The same is the case with respect to the government of the church. In every social body, order is essential to edification, and government is essential to order. This itself would seem to furnish a presumptive argument in favour of the sentiment that Christ has given to the church a regular form of government, in opposition to the opinion of those who contend that this matter has been left to be regulated by the wisdom of men, and to be modified agreeably to the various circumstances of those among whom the ordinances of religion happen to be set up. According to this view, there is no form of church government which may be said to possess divine authority. To a sentiment so vague and loose, it may be sufficient to reply, that, when it is considered how important a thing government is to every society, it is perfectly incredible that Christ should have left his church without any specific directions on this point: the more so that human wisdom, so liable to err at all times, is incompetent to determine a matter on which so much depends: to which it may be added that, on the above supposition, there would be no room whatever for submission to the authority of Christ in the point in question. It seems much more reasonable, therefore, a priori, to conclude that the grand principles of ecclesiastical government are laid down in the Scriptures, to which, and not to the ever-shifting ground of expediency, the appeal is to be made. It is true, those who advocate the opinion, that the Scriptures contain a regular prescribed plan, are not all agreed as to what that plan is. But this is no argument against the principle for which we contend, inasmuch as, at least equal diversity of sentiment prevails with regard to the doctrines of the Gospel, among those who hold that the Bible is the only standard of doctrinal truth. It cannot be expected that we should enter now into the discussion of what that form of government is which Christ has prescribed in his Word; although, in other circumstances, we should not shrink from the task of attempting to make it appear that, if not direct statement, at least fair Scripture inference, and the example of the primitive Christians, warrant us to adopt the presbyterial model, or that form in which different individual churches are regarded as parts of a grand whole, and the office-bearers as representatives of the people, forming a gradation of church courts, by which all controversies are to be settled, with a right of appeal from the lower to the higher. It is enough, in present circumstances, in proof of the fact that Christ has instituted in his church some form of government, to refer to those passages of Scripture in which ecclesiastical officers are represented as invested with the power of rule. ‘We beseech you, brethren, to know them which labour among you, and are over you in the Lord. Let the elders that rule well, be counted worthy of double honour. Obey them that have the rule over you, and submit yourselves, for they watch for your souls, as they that must give account.’
Closely connected with its government, is the discipline of the church. By this we understand the provision Christ has made for admitting persons to the fellowship of the church; for exercising a salutary vigilance over its members; and for administering censure in case of offences. The term has, perhaps, been too much restricted to the last of these objects; but a little reflection will be sufficient to convince that the others also ought to be included. The purity, peace, and order of the church, depend much on this institution of Christ being properly administered in all its legitimate objects. That he has made provision for these, appears from the power with which he has invested office-bearers in the church, to receive qualified persons into communion; to exercise a watchful inspection; to take cognizance of offences against the laws of Christ’s house; to cite and examine offenders; to administer censure according to the nature and degree of the offence; and either to restore to, or finally eject from, the fellowship of the body, as the person may appear to have profited or not by the censure administered. The authority of Christ in this, as in the other institutions of his house, is a merciful authority. It is a proof of his love, designed to promote the best interests of the offenders themselves, as well as of the body at large to which they belong, and, if rightly improved, a manifest and decided blessing. ‘If he shall neglect to hear them, tell it unto the church; but if he neglect to hear the church, let him be unto thee as an heathen man and a publican. Them that sin rebuke before all, that others may fear. A man that is an heretic, after the first and second admonition, reject.’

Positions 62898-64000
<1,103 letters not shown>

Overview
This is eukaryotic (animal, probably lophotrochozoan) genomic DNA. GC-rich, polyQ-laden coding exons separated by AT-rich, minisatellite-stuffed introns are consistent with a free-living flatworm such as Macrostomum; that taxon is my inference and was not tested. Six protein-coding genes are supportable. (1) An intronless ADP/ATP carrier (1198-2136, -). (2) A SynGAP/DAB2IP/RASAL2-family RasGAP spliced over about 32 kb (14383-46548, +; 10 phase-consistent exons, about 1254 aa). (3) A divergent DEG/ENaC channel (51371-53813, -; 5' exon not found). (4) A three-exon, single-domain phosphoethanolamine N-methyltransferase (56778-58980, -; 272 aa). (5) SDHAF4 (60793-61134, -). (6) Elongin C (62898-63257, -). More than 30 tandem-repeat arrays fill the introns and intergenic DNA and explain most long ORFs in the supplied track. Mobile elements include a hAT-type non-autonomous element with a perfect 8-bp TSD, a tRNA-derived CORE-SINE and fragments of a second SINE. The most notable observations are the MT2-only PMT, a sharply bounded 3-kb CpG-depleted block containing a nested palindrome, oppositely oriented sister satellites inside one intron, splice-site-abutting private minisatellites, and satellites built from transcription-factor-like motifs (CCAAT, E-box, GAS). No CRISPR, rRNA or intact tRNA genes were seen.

VI. The Lord Jesus Christ, in virtue of the mediatorial dominion with which he is invested, prescribes the qualifications of the members of the church.
He has a right to say who they are that shall enjoy the privileges of his kingdom. The church is a peculiar society; those who belong to it are, of course, a peculiar people; and it is the prerogative of Him who is its Head to determine the character of such as shall be admitted into its fellowship.